As human beings, we tend to repeat things that have made us successful in the past. We think we’ll get similar results when we remake those things that activate our brain’s reward zone. The annoying part is that sometimes (to be more honest, most of the time) we do it without thinking, in a reflexive manner.
Cargo Cult is a very interesting definition in this sense. It begins with the introduction of primitive indigenous tribes from Melanesia to cargo planes during World War II.
Isolated and primitive island cultures that were lacking technology found soldiers and supplies arriving in large numbers, often by airdrop. The soldiers would trade with the islanders. After the war, the soldiers departed. Cargo cults arose, attempting to imitate the behaviors of the soldiers, thinking that this would cause the soldiers and their cargo to return. Some cult behaviors involved mimicking the day-to-day activities and dress styles of soldiers, such as performing parade ground drills with wooden or salvaged rifles.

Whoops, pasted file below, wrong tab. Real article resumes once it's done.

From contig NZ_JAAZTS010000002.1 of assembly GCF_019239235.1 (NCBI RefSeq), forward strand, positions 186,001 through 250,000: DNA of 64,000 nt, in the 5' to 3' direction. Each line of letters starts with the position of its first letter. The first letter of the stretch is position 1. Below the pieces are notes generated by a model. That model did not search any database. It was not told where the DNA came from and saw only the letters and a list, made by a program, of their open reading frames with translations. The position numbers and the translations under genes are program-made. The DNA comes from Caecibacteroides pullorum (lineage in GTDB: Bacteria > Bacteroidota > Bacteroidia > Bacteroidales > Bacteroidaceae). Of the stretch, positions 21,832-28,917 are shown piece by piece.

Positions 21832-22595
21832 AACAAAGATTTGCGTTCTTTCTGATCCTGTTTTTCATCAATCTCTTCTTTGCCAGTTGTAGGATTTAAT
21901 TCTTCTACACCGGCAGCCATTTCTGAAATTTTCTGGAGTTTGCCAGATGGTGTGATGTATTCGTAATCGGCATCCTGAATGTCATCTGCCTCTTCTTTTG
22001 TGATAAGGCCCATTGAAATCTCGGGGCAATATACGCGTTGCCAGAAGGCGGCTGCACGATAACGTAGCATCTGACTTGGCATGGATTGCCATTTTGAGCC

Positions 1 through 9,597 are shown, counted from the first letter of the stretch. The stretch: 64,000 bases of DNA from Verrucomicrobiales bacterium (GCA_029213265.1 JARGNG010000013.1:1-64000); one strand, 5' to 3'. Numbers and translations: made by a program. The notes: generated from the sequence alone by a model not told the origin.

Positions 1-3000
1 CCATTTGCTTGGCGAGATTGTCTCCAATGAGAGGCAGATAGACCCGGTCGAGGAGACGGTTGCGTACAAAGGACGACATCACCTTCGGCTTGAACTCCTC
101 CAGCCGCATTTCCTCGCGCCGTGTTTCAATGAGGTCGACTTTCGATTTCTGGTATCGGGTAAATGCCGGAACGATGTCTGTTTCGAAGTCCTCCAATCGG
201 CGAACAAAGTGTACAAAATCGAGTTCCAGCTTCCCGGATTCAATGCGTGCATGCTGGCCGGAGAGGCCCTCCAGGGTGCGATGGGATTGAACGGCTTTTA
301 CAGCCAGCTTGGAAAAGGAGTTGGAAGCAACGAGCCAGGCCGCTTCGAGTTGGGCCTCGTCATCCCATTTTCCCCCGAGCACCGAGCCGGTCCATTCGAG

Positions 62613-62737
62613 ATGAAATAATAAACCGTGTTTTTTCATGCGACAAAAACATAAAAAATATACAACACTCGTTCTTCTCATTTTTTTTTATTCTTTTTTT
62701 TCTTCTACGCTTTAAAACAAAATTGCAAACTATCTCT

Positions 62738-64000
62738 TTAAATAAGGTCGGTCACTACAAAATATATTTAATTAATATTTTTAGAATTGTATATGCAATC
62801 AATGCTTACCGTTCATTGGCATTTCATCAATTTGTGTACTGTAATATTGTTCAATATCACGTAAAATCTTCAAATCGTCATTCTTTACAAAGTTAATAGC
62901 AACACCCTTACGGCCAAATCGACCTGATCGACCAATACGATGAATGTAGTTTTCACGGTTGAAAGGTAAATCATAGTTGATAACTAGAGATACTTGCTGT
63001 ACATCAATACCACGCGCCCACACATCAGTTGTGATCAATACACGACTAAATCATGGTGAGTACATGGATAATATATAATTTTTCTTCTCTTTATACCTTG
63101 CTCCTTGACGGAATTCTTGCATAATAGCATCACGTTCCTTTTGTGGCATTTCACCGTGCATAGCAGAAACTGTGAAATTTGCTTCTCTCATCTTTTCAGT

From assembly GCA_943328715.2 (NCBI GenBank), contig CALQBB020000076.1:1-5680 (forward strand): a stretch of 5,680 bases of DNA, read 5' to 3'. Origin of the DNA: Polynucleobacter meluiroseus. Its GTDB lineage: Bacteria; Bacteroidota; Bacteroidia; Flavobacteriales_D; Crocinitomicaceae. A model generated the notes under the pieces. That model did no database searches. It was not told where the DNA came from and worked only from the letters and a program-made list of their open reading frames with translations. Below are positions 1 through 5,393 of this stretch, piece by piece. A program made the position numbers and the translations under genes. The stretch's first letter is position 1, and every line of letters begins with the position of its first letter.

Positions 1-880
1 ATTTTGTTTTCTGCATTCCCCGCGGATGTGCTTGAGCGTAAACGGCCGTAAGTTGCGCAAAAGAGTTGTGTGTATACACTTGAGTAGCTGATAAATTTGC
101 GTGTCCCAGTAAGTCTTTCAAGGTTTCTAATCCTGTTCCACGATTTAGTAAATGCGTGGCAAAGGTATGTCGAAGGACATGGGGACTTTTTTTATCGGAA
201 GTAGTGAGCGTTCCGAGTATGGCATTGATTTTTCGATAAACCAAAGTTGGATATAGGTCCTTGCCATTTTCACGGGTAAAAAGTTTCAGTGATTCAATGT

Since I thought that the main difference between us and such primitive tribes lies in our luxury of consuming some previously discovered and defined concepts, I began to consider whether there were those in myself and around me who displayed such behavior. We have repeated such patterns of behavior so many times in the past that we have often associated it with a part of our character and need to make extra effort to avoid turning it into myths that are hard to break. Consequently, we sometimes avoid questioning them by identifying with the questioning of our character. This quickly brought me to You are not your job.
Going back to the main point, I believe that becoming a better software developer can be through constant questioning rather than repeating old habits. When we hear patterns such as “This is how it is done”, “It was done this way before”, deeper questioning may help. Especially in unpredictable situations where we are not in full control (roughly the whole world we live in can be described as such :)), it is more comfortable and safe to return to the habits that we knew worked before.
Our way of writing code, Best-Practices, Agile processes, effort estimation methods, review methods, we should apply this in every subject and make it a habit not to avoid healthy conflicts.
The situations we’re living in matters. Context matters. Change is inevitable.
Thanks for reading.